By the recent unexpected arrest and detention of about 11 Saudi princes, and a large number of current and former ministers, the Saudi Crown Prince Mohammed bin Salman seems to be restraining the power of Saudi Arabia’s religious establishments and institutions that are turning to KSA’s oil wealth to promote their extreme ideas and intolerant interpretation of Islam, according to New York Times.
Saudi-owned “Al Arabiya” announced on Saturday evening the arrest of the prominent billionaire, Prince Alwaleed bin Talal, in addition to at least 10 more Saudi influential figures and royal cousins. The arrests came shortly after the formation of a new anti-corruption commission headed by Saudi Arabia’s Crown Prince and formed by the order of King Salman, the Crown Prince’s father. State-run Saudi Press Agency said that the goal of the commission was to “preserve public money, and punish corrupt individuals, as well as those who exploit their positions,”
“No one is above the law, whether it is a prince or a minister,” said Prince Mohammed in a television interview earlier this year.
In a statement, Saudi Arabia’s Attorney General said the actions implemented by the supreme anti-corruption commission were undertaken “as part of the state’s judicial duty to combat corruption”.
The detainees in the wave of arrests included Prince Mutaib bin Abdullah, the last of the late King Abdullah’s sons to hold a position of real power. Until right before the arrest, he was head of Saudi Arabia’s National Guard, which accounts for nearly half of the country’s military. Other detainees included Ibrahim Al-Assaf, a former finance minister, Adel Fakeih, an economy minister, Prince Turki bin Abdullah, a former governor of Riyadh. Major business figures including Bakr bin Laden, chairman of the big Saudi Binladin construction group, and Alwaleed Al-Ibrahim, owner of the MBC television network, were also amongst the detainees, according to the Telegraph.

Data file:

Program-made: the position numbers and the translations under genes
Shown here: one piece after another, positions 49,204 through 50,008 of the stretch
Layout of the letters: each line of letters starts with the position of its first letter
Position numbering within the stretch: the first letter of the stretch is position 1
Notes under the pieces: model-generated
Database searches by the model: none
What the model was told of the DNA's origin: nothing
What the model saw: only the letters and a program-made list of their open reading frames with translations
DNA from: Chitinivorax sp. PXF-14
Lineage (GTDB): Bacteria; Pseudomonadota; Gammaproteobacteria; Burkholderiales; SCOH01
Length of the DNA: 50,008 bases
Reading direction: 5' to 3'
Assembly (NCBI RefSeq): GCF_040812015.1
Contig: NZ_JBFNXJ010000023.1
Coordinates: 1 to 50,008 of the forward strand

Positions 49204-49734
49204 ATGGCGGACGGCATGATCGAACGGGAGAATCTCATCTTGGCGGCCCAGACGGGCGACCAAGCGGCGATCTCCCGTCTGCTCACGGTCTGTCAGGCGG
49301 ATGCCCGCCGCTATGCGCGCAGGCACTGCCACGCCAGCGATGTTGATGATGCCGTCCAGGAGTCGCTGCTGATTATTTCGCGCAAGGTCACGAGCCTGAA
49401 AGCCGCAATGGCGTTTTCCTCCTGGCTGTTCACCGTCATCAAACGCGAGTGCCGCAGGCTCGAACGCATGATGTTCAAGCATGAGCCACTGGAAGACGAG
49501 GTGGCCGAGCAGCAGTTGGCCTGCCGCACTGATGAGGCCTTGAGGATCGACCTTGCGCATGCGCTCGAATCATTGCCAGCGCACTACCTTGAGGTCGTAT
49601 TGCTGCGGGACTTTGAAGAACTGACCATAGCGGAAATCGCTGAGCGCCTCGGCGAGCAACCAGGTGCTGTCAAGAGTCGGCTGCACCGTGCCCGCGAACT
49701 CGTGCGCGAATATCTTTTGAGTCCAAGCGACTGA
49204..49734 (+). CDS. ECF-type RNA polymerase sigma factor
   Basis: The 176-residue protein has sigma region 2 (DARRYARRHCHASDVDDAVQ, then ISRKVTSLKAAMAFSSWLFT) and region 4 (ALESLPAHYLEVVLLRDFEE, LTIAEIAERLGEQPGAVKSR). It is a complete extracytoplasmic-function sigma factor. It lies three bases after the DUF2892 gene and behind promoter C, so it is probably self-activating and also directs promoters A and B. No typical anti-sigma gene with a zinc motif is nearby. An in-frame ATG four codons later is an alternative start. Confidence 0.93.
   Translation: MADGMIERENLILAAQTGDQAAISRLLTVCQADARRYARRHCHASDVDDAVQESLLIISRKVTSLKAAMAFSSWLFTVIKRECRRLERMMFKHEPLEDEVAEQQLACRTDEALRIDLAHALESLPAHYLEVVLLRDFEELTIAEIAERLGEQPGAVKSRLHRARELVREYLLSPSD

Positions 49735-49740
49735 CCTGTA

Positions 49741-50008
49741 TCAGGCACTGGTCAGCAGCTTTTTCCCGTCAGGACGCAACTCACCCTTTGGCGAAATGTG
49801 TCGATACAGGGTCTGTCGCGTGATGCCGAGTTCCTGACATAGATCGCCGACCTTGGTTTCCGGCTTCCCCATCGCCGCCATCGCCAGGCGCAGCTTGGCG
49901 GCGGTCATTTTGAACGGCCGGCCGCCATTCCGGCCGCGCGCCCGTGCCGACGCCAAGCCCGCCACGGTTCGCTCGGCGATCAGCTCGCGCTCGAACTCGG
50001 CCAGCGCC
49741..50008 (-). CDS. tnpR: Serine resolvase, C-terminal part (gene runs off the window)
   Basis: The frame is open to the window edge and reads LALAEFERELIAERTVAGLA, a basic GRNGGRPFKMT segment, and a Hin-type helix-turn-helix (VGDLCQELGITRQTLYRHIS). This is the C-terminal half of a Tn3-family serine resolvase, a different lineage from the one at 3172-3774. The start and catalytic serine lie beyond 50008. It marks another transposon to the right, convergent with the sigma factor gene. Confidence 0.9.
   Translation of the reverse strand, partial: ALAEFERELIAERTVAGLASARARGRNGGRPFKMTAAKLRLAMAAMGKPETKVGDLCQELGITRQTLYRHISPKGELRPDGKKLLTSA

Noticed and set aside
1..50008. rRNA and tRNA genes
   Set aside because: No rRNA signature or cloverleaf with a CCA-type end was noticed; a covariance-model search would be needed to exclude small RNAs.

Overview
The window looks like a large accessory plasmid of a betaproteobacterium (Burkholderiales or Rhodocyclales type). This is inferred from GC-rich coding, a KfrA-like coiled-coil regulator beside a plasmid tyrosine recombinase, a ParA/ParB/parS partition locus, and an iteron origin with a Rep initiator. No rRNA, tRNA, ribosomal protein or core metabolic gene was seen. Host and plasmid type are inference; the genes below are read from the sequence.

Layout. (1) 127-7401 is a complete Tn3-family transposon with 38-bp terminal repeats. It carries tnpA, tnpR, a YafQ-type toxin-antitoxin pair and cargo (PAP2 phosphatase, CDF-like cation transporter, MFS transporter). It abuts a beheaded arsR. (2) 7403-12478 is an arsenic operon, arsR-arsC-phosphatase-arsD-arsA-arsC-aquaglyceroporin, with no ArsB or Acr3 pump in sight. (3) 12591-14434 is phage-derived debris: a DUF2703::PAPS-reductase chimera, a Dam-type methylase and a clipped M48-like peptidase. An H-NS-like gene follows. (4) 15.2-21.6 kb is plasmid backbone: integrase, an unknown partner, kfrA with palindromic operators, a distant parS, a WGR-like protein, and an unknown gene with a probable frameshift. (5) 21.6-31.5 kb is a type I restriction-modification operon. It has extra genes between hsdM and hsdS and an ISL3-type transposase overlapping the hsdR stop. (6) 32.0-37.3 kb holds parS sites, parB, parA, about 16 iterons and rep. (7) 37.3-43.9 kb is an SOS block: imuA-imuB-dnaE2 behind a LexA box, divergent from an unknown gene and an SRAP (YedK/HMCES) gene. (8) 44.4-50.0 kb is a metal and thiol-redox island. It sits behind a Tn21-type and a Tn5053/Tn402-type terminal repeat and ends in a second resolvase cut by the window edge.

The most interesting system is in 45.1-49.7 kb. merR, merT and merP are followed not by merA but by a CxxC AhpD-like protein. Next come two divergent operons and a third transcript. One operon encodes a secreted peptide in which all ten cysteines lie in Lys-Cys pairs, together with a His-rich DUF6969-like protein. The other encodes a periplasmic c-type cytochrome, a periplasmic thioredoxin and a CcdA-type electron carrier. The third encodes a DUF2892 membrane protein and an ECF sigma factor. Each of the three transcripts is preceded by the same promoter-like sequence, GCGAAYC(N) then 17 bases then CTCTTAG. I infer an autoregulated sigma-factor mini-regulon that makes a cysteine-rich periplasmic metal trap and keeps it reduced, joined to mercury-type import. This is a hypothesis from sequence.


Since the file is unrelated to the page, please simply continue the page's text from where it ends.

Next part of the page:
Kristian Ulrichsen, a fellow at the Baker Institute for Public Policy at Rice University said that the broad scale of the arrests appears to be unprecedented in the modern history of Saudi Arabia, Mail and Guardian Newspaper reported.
Analysts said that many of those who were detained, were against Prince Mohammed’s aggressive foreign policy which included boycotting the Gulf neighbour Qatar. They may have also been resistant to some of his bold policy reforms, including privatising state assets and cutting subsidies.
The Guardian said that the new detentions show that Crown Prince Mohammed bin Salman is “a risk-taker on a scale the Middle East has rarely seen”
“The crown prince will say the arrests show his determination to root out corruption, a precondition of a more open economy. But few think the arrests, and related ministerial sackings, are the independent decision of a new corruption body, established just hours before to replace an existing one, rather than part of a wider reshuffle to centralise all security authority under Mohammed bin Salman,” the Guardian said.
Amongst the prince’s motives, the Guardian expects that his latest purge may be a sign that he is aware that opposition is gathering. “He believes the educated population, liberalised by social media, want reforms to go faster, and those holding back change must be ruthlessly set aside” the Guardian added.
Before the arrests of his fellow royals on corruption allegations, Prince Mohammed had taken away the arrest powers of the religious police, and provided more space to women in the public life, including allowing them to drive cars, New York Times reported.
Jane Kinninmont, an expert on Saudi affairs at Chatham House said that it is very expected from Mohammad bin Salman’s to make such sudden, brave, and dramatic overnight actions, however, this is at the same time about going after corruption and about political convenience,” said Kinninmont, an expert on Saudi affairs at Chatham House. This completes Mohammed bin Salman’s attainment of control over all forces of security, either to be directly under him or someone he appointed, according to Kinninmont.
Regarding the expected impact of Mohammed bin Salman’s actions on investments, Bernard Haykel, a professor studying Saudi Arabia at Princeton University, said that even though this was a step that had to be taken, “the absence of a judicial process sends a chill down the spine of foreign investors”, according to the New York Times.
On the other hand Michael Stephens, a studier of Saudi Arabian affairs at the Royal United Services Institute in London believes that the move Crown Prince Mohammed made was a more refined way of making sure there will not be challenges to his power.
While opinions vary on the implications and motives of such a bold move, only time can show whether Mohammed bin Salman’s unforeseen actions have paved way for sleek despotism or have helped evade a crisis coming before its arrival and fought against possible damage.